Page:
Jul 14, 2020 - Technology

U.S. pushes homegrown drone industry amid China battle

An illustration of a drone in front of a flag.
Illustration: Sarah Grillo/Axios

Alarmed at the prospect of relying on Chinese-made drones for public safety and monitoring critical industries, U.S. investors and the federal government are newly backing a domestic drone industry of hardware and software companies.

The big picture: The moves come as the industry continues to be led by DJI, a Chinese hardware maker — and as concerns grow both in China and the U.S. about reliance on the other country's technology.

Driving the news:

  • Skydio, a U.S. firm best known for its self-navigating selfie drones, announced $100 million in fresh funding, several executive hires and new products aimed at expanding its presence in the commercial market.
  • The U.S. government is giving $13 million to five U.S. companies that are part of the drone industry as part of the COVID-related CARES Act. Skydio received $4 million, with AirMap, ModalAI, Graffiti Enterprises and Obsidian Sensors also receiving funding.

The big picture: Today's global tech industry builds many of its biggest products through a complex interdependence between the U.S. and China, with the U.S. leading the market for core technologies like chips and operating systems and China leading in hardware manufacturing.

  • Amid increasing tensions, both countries have taken long- and short-term measures designed to reduce such dependencies.

Skydio's first two drones were aimed primarily at consumers and designed to follow people around as they ran or tackled the ski slopes.

  • The company's pivot to the enterprise market could mean major cost savings for businesses looking for an alternative to the primarily non-autonomous drones offered by DJI, Skydio CEO Adam Bry suggested. Up to 80% of the costs in commercial drone programs are spent on training human pilots.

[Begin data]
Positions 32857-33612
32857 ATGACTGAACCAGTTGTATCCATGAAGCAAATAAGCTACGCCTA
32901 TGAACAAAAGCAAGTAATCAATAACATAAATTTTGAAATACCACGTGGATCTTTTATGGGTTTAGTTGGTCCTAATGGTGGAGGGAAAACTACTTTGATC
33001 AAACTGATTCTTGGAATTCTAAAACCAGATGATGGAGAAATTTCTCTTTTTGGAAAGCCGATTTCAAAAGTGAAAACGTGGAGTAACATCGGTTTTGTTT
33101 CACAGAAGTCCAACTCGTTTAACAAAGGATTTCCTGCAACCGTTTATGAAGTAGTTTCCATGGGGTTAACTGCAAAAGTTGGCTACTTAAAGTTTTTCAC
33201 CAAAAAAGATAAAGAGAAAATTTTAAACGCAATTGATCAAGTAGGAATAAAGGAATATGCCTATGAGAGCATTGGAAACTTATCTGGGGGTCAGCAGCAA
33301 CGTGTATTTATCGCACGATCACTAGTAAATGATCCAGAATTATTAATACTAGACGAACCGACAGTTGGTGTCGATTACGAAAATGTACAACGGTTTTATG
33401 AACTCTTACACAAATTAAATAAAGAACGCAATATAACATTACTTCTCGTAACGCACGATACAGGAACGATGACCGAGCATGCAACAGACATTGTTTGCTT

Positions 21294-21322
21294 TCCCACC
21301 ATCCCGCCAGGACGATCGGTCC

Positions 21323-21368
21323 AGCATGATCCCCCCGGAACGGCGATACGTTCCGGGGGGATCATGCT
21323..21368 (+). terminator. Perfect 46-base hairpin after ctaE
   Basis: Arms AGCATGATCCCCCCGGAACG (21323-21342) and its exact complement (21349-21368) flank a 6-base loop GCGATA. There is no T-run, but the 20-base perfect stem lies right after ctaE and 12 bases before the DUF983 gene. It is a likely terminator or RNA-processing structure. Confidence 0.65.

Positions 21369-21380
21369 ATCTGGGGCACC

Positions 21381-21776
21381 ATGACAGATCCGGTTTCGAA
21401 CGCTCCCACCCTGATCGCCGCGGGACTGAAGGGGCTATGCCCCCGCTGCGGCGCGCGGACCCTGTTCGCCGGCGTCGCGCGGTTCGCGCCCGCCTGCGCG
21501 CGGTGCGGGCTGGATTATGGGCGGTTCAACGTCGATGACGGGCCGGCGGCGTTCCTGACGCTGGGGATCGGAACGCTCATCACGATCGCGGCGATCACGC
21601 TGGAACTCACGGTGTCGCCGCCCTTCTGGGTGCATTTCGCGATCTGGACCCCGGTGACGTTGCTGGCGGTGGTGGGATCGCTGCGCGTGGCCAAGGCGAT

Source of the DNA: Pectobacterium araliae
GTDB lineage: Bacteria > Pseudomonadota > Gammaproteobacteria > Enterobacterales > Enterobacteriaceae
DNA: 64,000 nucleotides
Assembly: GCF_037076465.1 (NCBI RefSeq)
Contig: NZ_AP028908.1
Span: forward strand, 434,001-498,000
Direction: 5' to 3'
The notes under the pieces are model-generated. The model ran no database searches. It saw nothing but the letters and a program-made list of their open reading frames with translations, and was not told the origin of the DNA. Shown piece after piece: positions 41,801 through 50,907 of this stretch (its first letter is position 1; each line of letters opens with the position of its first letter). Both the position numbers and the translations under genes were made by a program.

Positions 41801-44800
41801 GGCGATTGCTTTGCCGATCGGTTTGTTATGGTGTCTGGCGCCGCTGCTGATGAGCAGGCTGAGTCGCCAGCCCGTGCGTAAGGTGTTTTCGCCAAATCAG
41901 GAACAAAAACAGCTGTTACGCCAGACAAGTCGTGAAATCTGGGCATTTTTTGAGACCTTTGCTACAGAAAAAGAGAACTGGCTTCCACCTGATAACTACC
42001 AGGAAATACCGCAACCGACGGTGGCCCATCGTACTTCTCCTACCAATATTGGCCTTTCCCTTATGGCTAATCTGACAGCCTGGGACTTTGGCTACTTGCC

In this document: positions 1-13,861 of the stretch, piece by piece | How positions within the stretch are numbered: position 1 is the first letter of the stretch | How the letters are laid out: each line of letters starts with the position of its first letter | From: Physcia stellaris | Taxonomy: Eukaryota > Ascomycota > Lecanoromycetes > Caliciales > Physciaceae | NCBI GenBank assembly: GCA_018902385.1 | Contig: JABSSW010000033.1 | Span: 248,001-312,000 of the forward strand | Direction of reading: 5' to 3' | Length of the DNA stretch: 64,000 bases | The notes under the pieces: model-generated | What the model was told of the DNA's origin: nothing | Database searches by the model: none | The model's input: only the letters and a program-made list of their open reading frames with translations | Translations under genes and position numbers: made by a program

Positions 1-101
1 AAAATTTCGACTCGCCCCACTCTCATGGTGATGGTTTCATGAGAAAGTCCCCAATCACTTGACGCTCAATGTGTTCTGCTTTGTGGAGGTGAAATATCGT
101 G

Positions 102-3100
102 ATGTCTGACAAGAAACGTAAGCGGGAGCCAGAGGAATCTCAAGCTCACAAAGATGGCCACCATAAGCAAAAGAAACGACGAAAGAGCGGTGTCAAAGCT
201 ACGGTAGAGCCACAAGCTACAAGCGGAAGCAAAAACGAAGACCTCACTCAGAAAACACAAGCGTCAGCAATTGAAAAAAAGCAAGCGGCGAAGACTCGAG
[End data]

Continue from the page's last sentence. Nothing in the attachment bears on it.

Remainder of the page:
Yes, but: Other U.S. firms, such as GoPro, have tried unsuccessfully to compete with DJI head-on.

  • "It's not enough to be made in the U.S.," Bry told Axios.
  • But Skydio's focus on creating the software that allows drones to fly autonomously is a bet on where the industry is headed. "Over time more and more of our devices become completely defined by software," Bry said.

In other words, the future of the drone industry will resemble the arc of the computer and phone businesses, in his view.

Between the lines: Drones are seen as essential to national security given their role in tasks like inspecting bridges, cell towers and power infrastructure as well as their use in emergencies.

  • Critics of DJI, citing fears that Beijing could use drones to spy on or even attack U.S. infrastructure, say that's why the U.S. shouldn't be relying on Chinese drones. (DJI has long maintained its drones pose no risk, noting that government agencies and cybersecurity experts have vetted its gear and found no evidence of security flaws or backdoors.)
  • Skydio wants to play a role in those areas, but also announced Monday a series of principles around use cases it wants to avoid, including banning sales to regimes it deems repressive and barring the use of weapons in conjunction with its drones.
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